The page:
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Originally Published: 8/11/2018

Space Force:  VP Mike Pence laid out a plan to create another branch of the military - this one dedicated to space. Yeah. I’m not kidding. Pence warned that “potential adversaries” are making advances in space and we need to “preserve the military’s dominance.” The new command would pull space experts from across the armed services “and there would be a separate acquisitions office, dedicated to buying satellites and developing new technology to help the military win wars in space.” (Washington Post) Wars in space? They’re already planning for them? Listen to what Stephen Colbert had to say about it. (You Tube)

 

Trump Tower Meeting:  After more than a year of denying he knew anything about his son, Donald Jr.’s, meeting with a Russian lawyer (and others), Trump finally admitted the meeting was “to get information on an opponent.” (TWW, Russian Connection, 7/15/17) Remember, it is illegal for campaigns to accept help from foreign governments or foreign nationals. (NBC)

 

Wilbur Ross:  Another crooked Trumpite. Our Commerce Secretary (and mega-millionaire) has a long history of profiteering. Forbes published a deep investigation which includes the testimony of 21 people who have worked with Ross. It found that Ross could “rank among the biggest grifters in American history.” All of the theft allegations together come to more than $120 million. Timothy O’Brien at Bloomberg wrote that Ross’ list of ethical conflicts “would make even Scott Pruitt blush.”

 

Media Shutdown:  A new public opinion poll conducted by Ipsos showed that 43% of Republicans want to give Trump the authority to close down “news outlets engaged in bad behavior.” 12% of Democrats and 21% of Independents also believed Trump should have this authority. 23% agreed with the statement that Trump should shut down specific outlets, including CNN, The Washington Post, and The New York Times

 

Trade Wars:  China has decided to impose an additional $16 billion in tariffs on U.S. products, “including motorcycles, steam turbines, and railway cars.” (Washington Post)

 

Iran:  Trump has decided to re-impose the economic sanctions against Iran that were lifted under the 2015 nuclear accord, from which Trump unilaterally decided to withdraw. (TWW, Iran, 5/12/18) “The Trump administration is betting that backing out of it will force Iran to shut down its nuclear enrichment efforts, curb its weapons program, and end its support of brutal governments or uprisings in the Middle East.” (NY Times)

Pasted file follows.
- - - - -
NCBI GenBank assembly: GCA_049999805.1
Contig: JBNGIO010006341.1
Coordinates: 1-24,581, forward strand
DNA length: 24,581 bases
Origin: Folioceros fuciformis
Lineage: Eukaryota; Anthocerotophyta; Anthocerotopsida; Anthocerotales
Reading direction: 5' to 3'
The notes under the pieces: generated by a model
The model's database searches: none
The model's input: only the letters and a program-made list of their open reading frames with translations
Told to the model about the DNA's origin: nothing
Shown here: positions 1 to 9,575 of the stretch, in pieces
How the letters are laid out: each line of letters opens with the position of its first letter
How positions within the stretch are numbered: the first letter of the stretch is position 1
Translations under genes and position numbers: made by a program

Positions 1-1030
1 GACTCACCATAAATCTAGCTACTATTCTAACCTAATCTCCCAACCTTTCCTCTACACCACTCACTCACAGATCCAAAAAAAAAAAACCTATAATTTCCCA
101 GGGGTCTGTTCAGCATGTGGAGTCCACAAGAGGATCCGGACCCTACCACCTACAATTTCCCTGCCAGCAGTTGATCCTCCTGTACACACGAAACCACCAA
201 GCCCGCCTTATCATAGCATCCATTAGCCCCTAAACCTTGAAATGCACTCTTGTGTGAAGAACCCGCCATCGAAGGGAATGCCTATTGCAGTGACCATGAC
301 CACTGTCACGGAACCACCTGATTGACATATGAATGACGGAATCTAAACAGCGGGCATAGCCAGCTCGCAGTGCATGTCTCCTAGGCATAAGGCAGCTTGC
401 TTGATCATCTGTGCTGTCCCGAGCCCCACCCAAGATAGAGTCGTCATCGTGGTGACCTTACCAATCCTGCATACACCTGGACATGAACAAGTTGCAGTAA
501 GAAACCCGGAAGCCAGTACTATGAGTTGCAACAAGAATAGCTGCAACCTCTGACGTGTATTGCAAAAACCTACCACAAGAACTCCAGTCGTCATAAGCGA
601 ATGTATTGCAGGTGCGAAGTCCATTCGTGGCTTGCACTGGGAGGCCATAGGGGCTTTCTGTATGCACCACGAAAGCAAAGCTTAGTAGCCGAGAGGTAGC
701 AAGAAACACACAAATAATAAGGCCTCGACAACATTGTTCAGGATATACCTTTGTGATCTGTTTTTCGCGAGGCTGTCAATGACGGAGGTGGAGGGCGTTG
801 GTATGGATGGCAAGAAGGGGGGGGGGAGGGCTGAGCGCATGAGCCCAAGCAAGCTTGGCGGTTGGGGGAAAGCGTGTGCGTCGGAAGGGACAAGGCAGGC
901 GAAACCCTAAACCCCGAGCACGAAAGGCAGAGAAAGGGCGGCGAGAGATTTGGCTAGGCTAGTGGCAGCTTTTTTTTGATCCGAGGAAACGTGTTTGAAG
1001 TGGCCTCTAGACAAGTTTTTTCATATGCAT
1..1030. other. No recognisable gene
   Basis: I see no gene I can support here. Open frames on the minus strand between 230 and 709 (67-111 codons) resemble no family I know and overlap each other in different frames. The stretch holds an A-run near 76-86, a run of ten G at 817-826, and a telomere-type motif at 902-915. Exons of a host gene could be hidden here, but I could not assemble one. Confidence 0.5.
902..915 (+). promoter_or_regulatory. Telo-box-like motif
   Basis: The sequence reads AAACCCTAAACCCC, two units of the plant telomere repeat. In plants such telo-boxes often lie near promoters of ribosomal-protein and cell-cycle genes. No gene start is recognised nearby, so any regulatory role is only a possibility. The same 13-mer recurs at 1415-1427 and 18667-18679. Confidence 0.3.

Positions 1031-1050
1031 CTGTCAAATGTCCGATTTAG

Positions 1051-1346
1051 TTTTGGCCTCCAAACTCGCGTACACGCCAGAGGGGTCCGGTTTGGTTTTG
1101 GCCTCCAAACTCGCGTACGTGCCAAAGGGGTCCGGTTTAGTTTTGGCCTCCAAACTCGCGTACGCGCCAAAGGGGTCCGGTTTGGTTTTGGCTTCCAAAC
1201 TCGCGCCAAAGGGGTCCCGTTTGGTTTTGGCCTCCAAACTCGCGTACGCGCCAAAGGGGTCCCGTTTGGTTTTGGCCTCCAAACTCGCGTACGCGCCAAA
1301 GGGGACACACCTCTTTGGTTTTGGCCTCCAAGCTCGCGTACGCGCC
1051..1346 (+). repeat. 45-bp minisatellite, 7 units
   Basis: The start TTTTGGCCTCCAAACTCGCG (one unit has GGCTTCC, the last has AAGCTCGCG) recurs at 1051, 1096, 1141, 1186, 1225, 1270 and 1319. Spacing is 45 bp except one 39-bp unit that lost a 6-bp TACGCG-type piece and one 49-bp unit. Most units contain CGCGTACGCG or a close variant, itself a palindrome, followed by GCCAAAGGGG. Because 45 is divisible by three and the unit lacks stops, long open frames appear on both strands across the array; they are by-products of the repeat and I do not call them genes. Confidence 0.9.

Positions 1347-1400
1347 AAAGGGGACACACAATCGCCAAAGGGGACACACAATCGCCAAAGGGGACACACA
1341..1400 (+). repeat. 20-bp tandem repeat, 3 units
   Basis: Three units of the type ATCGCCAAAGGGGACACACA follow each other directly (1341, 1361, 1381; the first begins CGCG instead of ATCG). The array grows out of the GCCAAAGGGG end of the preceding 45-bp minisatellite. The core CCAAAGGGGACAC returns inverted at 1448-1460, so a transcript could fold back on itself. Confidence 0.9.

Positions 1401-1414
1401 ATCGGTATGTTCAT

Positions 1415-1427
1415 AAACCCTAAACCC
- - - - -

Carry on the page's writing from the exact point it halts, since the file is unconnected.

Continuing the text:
Russia:  Trump announced that he’ll be imposing new sanctions against Russia “in response to the attempted assassination in March of a former Russian spy living in England and his daughter.” The new sanctions will bar American companies from obtaining export licenses to sell anything “with a potential national security purpose” to Russia. This includes things like gas turbine engines, electronics, integrated circuits, and testing and calibration equipment. (NY Times)

 

Turkey:  Trump has ordered a doubling of steel and aluminum tariffs against Turkey “piling economic pressure on the NATO ally after its currency went into a tail-spin.” (Al Jazeera) The Independent, citing press secretary Sarah Sanders’ statement, noted that Trump’s action is due to “Ankara’s detention of an American pastor.”

 

Arizona:  The state supreme court “cleared the way” for a new development of almost 7,000 homes near the San Pedro River. The court sided with state water regulators against conservationists who say the development will threaten “one of the last free-flowing rivers in the Southwest.” The 4 to 3 decision stated that state regulators aren’t required to consider the federal government’s “reserved” water rights in the area when it determined the availability of water supplies. (Arizona Republic)

 

Florida:  A toxic algal bloom, knows as a red tide, is killing Florida’s wildlife and making some beaches noxious. A red tide is not unusual, “but this one is still going strong after roughly 9 months.” It’s the longest bloom since 2006 when blooms that originated in 2004 finally abated after 17 months. Almost 300 sea turtles have been found dead since January. (NY Times)

 

Georgia:  A lawsuit was filed against the state for voter and polling problems. One district had 276 registered voters, but 670 cast ballots. Later the number of registered voters was changed to 3,704. Georgia is one of 4 states that use voting machines with no paper record. Cybersecurity experts have warned “that there were security flaws on the state election website leading up to the 2016 contest that permitted the download and manipulation of voter information.” (McClatchy)